Catfish (2010)

Now I’m totally starting up a relationship with somebody I met on Facebook.

Henry Joost and Ariel Schulman document the strange series of events that unfolds when a gifted 8-year-old artist named Abby contacts Nev, a 24-year-old photographer (and Schulman’s brother), through Facebook. After Abby sends Nev a remarkable painting based on one of his photos, Nev begins corresponding with her family — including her seductive 19-year-old sister. Realizing that something’s not quite right, Nev sets out to uncover the truth.

This film has been questioned by viewers all over the world, to whether or not this is actually real. For me, I think this is real, even though everything plays out so smoothly in a way. I can’t really talk about everything that happens in this film, because I don’t really want to give anything away, but there are moments where you wonder if it’s real, and if it’s fake, and you sort of have to make that assumption up on your own.

My favorite thing about this film is that it perfectly captures the world we live in, in the 21st century now. Our lives are controlled by Facebook, and it’s almost to the point of where we don’t know what’s real, or what’s fantasy. So instead of questioning, we go along with it all, and get crazy answers.

You may not think it now, but this film will have you on the edge of your seat sometimes, the only problem is that everything that happens, you still don’t know whether it’s a joke or not. That was my one main problem as to whether or not it was real, because every time I thought this was too good to be true, I felt like it was and they were fooling me. However, this guy Nev does seem pretty legit, and genuine, and the actions he does make you think what would you do in this situation, so he sort of makes it all seem real. And it also helps that the dude is pretty likable, and you kind of root him on as long as this film does go on.

Consensus: Catfish may have you question what’s real, and what’s not, but it’s a great film about the world we live in, and could also be used as a perfect companion piece to The Social Network.



  1. This was a very intriguing film. I felt like it was real events throughout, and the second half is genuinely tense. I expected a twist in horror territory. But it’s a great social commentary on the effects of antisocial networking, and as you say, a great companion piece to The Social Network. Definitely worth seeing.

  2. This has been a very interesting year for documentaries. Catfish (Henry Joost and Ariel Schulman, 2010), I’m Still Here (Casey Affleck, 2010) and Exit Through the Gift Shop (Banksy, 2010) all explore and redefine the documentary format. It makes you wonder how much of a coincidence these films are. They’re so similar in format, in questioning what’s real and invented in documentaries. I wonder what it was about this year that made three different filmmakers want to explore this idea. Or rather, what made viewers question these three films. Only one has been proven fake so far, and I actually think that Catfish and Exit Through the Gift Shop are completely legit. Perhaps I’m Still Here has just made me suspicious.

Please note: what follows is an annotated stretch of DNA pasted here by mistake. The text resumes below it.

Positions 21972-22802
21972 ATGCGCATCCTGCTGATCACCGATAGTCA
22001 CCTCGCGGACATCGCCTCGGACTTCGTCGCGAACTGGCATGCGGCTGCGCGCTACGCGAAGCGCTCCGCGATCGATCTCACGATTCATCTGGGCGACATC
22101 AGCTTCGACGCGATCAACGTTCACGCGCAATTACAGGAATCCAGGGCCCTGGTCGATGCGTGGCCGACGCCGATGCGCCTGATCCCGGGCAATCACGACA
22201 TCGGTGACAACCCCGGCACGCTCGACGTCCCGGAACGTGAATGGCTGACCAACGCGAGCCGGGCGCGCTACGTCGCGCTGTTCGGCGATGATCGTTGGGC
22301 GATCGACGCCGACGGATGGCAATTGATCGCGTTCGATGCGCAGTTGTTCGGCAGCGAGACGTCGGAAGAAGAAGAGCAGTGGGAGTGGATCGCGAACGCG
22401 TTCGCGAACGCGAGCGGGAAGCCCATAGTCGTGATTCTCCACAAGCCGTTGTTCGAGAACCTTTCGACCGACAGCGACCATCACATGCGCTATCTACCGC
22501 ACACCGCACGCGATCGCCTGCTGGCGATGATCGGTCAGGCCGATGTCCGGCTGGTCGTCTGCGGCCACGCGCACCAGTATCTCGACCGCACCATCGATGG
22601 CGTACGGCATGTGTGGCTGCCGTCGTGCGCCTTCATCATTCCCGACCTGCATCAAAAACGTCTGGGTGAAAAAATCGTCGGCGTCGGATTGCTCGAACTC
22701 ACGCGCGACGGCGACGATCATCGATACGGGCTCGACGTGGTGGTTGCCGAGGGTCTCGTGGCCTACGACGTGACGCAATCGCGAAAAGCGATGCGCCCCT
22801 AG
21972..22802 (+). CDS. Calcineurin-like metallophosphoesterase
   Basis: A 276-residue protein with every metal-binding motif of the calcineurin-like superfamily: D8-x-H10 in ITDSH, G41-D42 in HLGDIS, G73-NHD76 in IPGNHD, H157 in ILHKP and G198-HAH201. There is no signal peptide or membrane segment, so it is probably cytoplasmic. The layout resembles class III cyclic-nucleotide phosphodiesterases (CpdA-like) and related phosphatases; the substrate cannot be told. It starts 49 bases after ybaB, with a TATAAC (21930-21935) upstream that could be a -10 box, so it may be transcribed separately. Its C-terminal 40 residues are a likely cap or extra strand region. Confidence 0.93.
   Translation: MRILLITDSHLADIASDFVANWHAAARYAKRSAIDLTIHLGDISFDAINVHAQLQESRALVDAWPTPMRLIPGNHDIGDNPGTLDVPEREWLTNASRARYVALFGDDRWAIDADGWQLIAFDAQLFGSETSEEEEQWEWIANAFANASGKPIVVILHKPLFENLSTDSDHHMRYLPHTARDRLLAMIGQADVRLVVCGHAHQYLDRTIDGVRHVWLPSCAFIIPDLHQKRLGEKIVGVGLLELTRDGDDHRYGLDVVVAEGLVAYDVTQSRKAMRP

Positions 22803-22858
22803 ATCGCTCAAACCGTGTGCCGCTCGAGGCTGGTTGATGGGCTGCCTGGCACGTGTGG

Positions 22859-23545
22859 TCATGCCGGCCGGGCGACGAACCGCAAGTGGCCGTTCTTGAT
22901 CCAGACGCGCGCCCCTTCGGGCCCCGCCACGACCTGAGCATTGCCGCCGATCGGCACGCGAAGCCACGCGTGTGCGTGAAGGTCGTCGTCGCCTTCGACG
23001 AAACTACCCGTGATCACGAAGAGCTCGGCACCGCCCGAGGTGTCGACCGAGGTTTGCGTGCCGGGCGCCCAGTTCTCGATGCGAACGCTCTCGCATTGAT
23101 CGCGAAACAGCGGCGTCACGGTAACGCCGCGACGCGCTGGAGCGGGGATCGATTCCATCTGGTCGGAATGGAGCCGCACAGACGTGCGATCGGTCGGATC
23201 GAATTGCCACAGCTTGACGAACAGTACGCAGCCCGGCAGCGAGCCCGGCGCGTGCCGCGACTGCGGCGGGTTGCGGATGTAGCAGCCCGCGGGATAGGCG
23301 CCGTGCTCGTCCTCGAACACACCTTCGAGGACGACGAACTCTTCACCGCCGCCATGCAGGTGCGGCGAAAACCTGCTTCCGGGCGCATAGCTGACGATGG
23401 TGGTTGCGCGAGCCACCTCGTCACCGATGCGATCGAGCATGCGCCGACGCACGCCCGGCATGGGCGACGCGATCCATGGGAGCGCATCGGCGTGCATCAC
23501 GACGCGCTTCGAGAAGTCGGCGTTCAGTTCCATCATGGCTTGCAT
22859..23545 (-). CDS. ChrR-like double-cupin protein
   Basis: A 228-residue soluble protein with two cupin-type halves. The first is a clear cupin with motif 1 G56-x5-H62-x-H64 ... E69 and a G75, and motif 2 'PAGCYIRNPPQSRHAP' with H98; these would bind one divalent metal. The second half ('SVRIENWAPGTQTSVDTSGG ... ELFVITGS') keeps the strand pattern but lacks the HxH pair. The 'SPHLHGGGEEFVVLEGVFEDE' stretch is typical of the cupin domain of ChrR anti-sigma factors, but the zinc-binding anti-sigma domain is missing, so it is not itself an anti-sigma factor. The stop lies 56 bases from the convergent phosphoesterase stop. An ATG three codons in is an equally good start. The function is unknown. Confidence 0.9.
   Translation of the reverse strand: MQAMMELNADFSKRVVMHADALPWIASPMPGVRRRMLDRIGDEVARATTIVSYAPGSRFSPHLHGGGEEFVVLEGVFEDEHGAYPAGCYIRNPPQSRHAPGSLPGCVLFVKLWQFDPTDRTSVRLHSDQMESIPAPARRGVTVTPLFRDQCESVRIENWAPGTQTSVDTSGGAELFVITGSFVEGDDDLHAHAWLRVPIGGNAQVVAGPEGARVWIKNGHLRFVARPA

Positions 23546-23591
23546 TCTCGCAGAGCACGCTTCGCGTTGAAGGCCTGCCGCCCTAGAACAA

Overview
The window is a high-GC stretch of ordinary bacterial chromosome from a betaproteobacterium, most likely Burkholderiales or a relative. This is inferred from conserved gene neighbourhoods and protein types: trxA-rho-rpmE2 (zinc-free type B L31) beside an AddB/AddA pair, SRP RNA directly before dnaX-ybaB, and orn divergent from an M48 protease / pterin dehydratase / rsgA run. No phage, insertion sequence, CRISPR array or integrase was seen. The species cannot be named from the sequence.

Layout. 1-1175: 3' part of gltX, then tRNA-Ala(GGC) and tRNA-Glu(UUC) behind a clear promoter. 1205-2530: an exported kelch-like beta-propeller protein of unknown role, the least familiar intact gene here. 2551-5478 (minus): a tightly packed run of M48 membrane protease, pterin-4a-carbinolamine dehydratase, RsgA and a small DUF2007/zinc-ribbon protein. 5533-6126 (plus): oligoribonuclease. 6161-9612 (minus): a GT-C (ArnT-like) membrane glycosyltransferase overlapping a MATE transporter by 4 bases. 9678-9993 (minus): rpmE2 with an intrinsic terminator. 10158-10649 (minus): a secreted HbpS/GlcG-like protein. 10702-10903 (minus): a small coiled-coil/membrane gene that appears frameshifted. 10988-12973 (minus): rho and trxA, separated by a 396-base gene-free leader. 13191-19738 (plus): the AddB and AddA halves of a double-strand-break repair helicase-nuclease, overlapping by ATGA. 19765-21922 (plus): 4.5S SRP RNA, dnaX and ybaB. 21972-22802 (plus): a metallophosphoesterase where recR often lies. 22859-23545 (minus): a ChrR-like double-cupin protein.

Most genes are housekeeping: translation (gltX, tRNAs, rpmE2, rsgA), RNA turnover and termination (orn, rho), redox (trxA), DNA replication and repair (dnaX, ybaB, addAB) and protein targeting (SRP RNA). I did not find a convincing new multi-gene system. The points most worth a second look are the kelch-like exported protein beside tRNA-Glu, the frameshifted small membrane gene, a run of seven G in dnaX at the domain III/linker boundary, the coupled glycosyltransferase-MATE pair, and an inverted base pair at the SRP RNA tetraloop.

3. Good review. I wanted to believe in it but don’t. Are there parts that are real? Yes, more than I would guess, is my bet, but there is too much that is orchestrated. I think it is real until they realized the woman was a fraud then they took liberties with the story and created fictions from what they had.

    But the fun of it is that I can be totally wrong. Ya just can’t say for sure.

  4. I like what you said about it pertaining so much to our world now. I completely agree with you; I think that our world is being dictated by online interactions. Not just facebook, but eharmony, or okcupid or whatever other online dating site their are. Myspace, my yearbook, (facebook as mentioned), youtube, blogs, forums, chat rooms (if those are even still in use). . . the endlessness of online communication can be mind boggling at times. I agree with you that this is something that could definitely happen, but at the same time what is the reality of it all?
    It is a thought provoking film in that way. . . Nicely written review.

  5. I agree — I’m still not sure what to think in regards to whether or not the story is actually true. Either way though, the movie is awesome! I actually went to Nev’s Web site and saw that he had an e-mail address listed… I might contact him one day with some questions, and see if he ever responds. I just find it all so intriguing!

  6. “My favorite thing about this film is that it perfectly captures the world we live in, in the 21st century now”

    It really does – the visuals on the film as it progresses makes it a great journey. But I question how good it would be on the second watch.

  7. Thanks for the feedback on our review. You definitely took a less cynical viewpoint, although I think we both agree the film’s worth a watch.

    The wordpress account actually is just a still-messy test for a 2.0 version of our current site- (on blogger’s network). We’ll have to do some networking p’raps because I really like your reviewing style.

  8. Glad to have heard you reviewed this, I dont think i’d have thought to “Search it up” otherwise.

    Good brief review, but I really liked listening to the feedback you got. Seems like everyone felt it was a good film too.

    Hopefully one day I can earn half as many responses on a post. LOL. They dont call you “The Man” for nothin’ Dan. šŸ˜€

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